Wendy: Oh my gosh. So funny (now) that your partner chose to call your husband rather than 911. It sounds like your husband had a similar reaction to the diagnosis of your brain tumors as my husband had to mine. They both took charge of our situations and had us transferred to larger hospitals (centers of excellence with coordinated care). You went to USC (Go Trojans!) and I went to UCLA (Go Bruins!). We are both fortunate that we ended up at such great institutions. Like you said, “you don’t mess with your brain, it will take you out.”
What were the various treatments that you endured since 2013 and why do you think it was so vital that you were treated at USC?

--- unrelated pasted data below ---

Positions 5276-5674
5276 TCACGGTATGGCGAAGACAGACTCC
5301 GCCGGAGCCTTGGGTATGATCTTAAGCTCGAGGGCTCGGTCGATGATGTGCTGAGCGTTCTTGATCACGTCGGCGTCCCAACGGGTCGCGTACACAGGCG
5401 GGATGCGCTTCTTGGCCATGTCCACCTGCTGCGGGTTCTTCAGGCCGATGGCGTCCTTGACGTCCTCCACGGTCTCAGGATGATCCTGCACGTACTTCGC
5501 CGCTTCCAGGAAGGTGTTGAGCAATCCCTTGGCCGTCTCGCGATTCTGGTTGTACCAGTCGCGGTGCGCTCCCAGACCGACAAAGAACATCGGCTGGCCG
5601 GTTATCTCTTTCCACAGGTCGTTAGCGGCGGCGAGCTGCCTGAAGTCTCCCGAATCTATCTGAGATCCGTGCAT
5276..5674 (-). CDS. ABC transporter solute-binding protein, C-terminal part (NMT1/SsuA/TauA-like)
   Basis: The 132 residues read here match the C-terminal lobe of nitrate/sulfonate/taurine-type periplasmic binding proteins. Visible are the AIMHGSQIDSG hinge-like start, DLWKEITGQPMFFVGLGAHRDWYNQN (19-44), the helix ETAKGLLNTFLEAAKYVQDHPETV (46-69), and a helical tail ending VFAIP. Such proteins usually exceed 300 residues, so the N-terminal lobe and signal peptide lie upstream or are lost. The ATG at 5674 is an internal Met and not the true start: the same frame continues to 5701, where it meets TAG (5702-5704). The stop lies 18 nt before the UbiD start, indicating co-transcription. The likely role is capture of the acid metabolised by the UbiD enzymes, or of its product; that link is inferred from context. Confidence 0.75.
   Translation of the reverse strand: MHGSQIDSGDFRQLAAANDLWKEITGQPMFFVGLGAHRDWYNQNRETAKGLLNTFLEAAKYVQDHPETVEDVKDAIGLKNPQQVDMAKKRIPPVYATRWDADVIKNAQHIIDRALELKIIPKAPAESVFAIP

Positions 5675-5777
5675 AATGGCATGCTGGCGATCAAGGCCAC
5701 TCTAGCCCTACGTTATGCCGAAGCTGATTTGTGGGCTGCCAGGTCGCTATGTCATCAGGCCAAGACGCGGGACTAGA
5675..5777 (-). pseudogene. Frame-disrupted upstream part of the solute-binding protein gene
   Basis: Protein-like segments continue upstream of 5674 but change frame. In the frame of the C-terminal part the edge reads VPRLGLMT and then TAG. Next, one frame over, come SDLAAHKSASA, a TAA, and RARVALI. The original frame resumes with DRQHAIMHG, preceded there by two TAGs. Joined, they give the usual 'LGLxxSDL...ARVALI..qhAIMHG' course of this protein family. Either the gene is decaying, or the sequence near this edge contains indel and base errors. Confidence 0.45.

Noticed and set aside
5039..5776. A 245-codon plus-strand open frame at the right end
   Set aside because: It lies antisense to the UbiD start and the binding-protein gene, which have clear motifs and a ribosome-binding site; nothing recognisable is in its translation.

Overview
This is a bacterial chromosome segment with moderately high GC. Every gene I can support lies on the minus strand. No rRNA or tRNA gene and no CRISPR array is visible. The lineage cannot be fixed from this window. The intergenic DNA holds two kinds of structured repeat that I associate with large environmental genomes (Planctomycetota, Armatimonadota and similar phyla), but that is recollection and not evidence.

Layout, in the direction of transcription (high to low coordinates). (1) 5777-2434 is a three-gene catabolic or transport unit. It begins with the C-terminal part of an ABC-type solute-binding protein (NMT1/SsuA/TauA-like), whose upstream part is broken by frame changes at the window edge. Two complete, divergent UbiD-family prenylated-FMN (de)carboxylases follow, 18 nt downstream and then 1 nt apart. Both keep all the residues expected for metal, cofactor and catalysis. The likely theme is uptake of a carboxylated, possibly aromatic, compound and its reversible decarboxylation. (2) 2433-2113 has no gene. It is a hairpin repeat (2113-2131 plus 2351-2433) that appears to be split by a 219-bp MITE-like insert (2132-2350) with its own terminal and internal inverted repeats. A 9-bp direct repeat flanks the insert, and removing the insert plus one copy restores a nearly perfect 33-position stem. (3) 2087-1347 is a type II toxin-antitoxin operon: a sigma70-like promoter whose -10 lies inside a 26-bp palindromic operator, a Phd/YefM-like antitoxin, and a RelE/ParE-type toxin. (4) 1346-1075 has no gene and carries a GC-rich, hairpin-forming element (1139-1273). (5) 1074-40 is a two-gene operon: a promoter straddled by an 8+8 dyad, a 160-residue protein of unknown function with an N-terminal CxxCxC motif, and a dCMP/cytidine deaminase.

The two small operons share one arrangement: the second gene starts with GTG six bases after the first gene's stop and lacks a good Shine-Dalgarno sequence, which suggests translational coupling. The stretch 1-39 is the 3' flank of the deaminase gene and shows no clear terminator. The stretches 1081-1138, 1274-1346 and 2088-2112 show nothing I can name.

Niki: Between 2013 and 2016 my treatments included: two craniotomies, 10 rounds of gamma knife stereotactic radiation (37 tumors zapped), the removal of my lower right lung lobe, four infusions of Yervoy, four months of Mekinist, and 29 infusions of Keytruda. Being at USC was literally life-saving. My entire team is/was able to coordinate care and exchange the latest research information from their areas of specialty. While we have some incredibly intelligent doctors here in my local area, they simply do not have the vast experience, access to lab research, and ability to have ‘hallway chats’ with the others involved in ‘patient care.’ My neurosurgeon at USC scheduled the appointment with USC Radiation Oncology. I met my radiation oncologist while still in the hospital for the first craniotomy. Patient coordinators from USC’s Norris Cancer Center had already sent my pathology results and information to medical oncology, where I was booked for an appointment with an oncologist dealing entirely with melanoma patients. Not only did he see patients in the clinic, but he also had a research lab on site. He was able to grow and test a sample of my specific tumor cells in his lab, finding a very unique mutation, which led to a research project that opened a new treatment door for me when things were really going downhill fast. The success of that treatment turned out to be vitally life-extending, getting me through to FDA approval of Keytruda. Radiation Oncology conferred with medical oncology regarding concern over how frequent the need for gamma knife treatments had become. Medical oncology spoke with dermatology to remove a subcutaneous lesion to use as a lab project. Upon the success of the treatment, this led to, medical oncology appointments scheduled with thoracic surgery to remove the lung lobe ‘seeding’ the brain metastases. Radiation oncology worked with thoracic surgery to get me in for an MRI with a compatible chest drain. I can point back to the entire chain of events in which USC’s internal team coordinated care and took a load of work and stress off of my shoulders. It all factors into the fortunate outcome that I have had. This is the nature of centers of excellence. It is at their core.